Safety and efficacy of a pentavalent human-bovine (WC3) reassortant rotavirus vaccine

Timo Vesikari, David O. Matson, Penelope Dennehy, Pierre Van Damme, Mathuram Santosham, Zoe Rodriguez, Michael J. Dallas, Joseph F. Heyse, Michelle G. Goveia, Steven B. Black, Henry R. Shinefield, Celia D.C. Christie, Samuli Ylitalo, Robbin F. Itzler, Michele L. Coia, Matthew T. Onorato, Ben A. Adeyi, Gary S. Marshall, Leif Gothefors, Dirk CampensAino Karvonen, James P. Watt, Katherine L. O'Brien, Mark J. DiNubile, H. Fred Clark, John W. Boslego, Paul A. Offit, Penny M. Heaton

Research output: Contribution to journalArticlepeer-review

Abstract

BACKGROUND: Rotavirus is a leading cause of childhood gastroenteritis and death worldwide. METHODS: We studied healthy infants approximately 6 to 12 weeks old who were randomly assigned to receive three oral doses of live pentavalent human-bovine (WC3 strain) reassortant rotavirus vaccine containing human serotypes G1, G2, G3, G4, and P[8] or placebo at 4-to-10-week intervals in a blinded fashion. Active surveillance was used to identify subjects with serious adverse and other events. RESULTS: The 34,035 infants in the vaccine group and 34,003 in the placebo group were monitored for serious adverse events. Intussusception occurred in 12 vaccine recipients and 15 placebo recipients within one year after the first dose including six vaccine recipients and five placebo recipients within 42 days after any dose (relative risk, 1.6; 95 percent confidence interval, 0.4 to 6.4). The vaccine reduced hospitalizations and emergency department visits related to G1-G4 rotavirus gastroenteritis occurring 14 or more days after the third dose by 94.5 percent (95 percent confidence interval, 91.2 to 96.6 percent). In a nested substudy, efficacy against any G1-G4 rotavirus gastroenteritis through the first full rotavirus season after vaccination was 74.0 percent (95 percent confidence interval, 66.8 to 79.9 percent); efficacy against severe gastroenteritis was 98.0 percent (95 percent confidence interval, 88.3 to 100 percent). The vaccine reduced clinic visits for G1-G4 rotavirus gastroenteritis by 86.0 percent (95 percent confidence interval, 73.9 to 92.5 percent). CONCLUSIONS: This vaccine was efficacious in preventing rotavirus gastroenteritis, decreasing severe disease and health care contacts. The risk of intussusception was similar in vaccine and placebo recipients. (ClinicalTrials.gov number, NCT00090233.)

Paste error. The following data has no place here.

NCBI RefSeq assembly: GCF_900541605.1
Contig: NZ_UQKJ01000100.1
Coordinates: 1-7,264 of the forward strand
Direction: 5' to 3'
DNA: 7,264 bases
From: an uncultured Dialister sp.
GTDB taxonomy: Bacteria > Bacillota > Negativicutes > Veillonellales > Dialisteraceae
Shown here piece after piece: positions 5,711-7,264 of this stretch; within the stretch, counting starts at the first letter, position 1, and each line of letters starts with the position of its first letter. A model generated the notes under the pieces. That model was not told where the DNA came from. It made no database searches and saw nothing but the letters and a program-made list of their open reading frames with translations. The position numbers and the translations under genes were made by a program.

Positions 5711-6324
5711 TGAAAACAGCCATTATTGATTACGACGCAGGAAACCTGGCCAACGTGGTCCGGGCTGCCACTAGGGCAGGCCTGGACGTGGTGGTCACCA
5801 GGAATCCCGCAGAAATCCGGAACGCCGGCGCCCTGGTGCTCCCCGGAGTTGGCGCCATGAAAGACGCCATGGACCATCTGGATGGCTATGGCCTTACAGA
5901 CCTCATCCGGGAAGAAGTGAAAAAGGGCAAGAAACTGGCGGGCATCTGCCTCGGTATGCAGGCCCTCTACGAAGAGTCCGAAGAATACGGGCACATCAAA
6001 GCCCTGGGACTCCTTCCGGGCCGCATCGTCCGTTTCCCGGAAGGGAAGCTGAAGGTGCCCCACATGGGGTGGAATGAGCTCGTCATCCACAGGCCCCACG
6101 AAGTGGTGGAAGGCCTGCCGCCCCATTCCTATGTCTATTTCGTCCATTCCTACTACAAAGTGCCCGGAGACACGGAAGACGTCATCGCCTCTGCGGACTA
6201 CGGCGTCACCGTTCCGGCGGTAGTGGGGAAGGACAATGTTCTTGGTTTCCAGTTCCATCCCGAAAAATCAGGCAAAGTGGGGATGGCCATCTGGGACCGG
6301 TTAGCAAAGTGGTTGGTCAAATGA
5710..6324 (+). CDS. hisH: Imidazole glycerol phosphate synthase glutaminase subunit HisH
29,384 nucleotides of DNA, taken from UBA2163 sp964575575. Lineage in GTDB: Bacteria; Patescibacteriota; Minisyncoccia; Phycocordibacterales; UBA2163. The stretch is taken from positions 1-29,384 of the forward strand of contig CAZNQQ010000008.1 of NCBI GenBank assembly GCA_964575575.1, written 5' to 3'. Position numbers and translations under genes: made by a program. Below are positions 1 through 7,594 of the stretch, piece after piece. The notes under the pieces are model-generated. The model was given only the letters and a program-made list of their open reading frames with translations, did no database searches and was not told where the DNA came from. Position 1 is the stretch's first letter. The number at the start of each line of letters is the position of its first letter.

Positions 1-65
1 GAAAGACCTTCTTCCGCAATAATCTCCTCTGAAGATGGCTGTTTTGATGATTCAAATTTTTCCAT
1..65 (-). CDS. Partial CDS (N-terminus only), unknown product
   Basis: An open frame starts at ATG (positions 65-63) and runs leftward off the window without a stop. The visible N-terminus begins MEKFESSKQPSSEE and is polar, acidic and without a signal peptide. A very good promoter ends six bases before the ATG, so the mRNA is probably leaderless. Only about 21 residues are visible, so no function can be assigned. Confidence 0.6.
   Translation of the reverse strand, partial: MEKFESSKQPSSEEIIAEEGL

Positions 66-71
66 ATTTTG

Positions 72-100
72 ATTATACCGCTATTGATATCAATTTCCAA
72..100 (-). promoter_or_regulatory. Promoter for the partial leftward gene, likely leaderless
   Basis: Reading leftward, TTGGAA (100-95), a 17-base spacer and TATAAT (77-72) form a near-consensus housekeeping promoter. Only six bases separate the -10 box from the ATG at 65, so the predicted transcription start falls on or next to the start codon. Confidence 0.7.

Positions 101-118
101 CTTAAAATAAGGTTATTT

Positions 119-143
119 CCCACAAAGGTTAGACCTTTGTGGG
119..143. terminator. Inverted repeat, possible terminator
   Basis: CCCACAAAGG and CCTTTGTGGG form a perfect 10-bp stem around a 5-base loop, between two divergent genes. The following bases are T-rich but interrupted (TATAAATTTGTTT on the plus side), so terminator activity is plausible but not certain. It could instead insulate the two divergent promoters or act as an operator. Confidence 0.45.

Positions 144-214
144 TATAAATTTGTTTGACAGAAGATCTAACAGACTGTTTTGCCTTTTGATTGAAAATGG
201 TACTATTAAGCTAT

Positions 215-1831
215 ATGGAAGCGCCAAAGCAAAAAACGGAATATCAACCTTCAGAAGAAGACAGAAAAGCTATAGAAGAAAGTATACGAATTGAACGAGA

Original languageEnglish (US)
Pages (from-to)23-33
Number of pages11
JournalNew England Journal of Medicine
Volume354
Issue number1
DOIs
StatePublished - May 1 2006

ASJC Scopus subject areas

  • Medicine(all)

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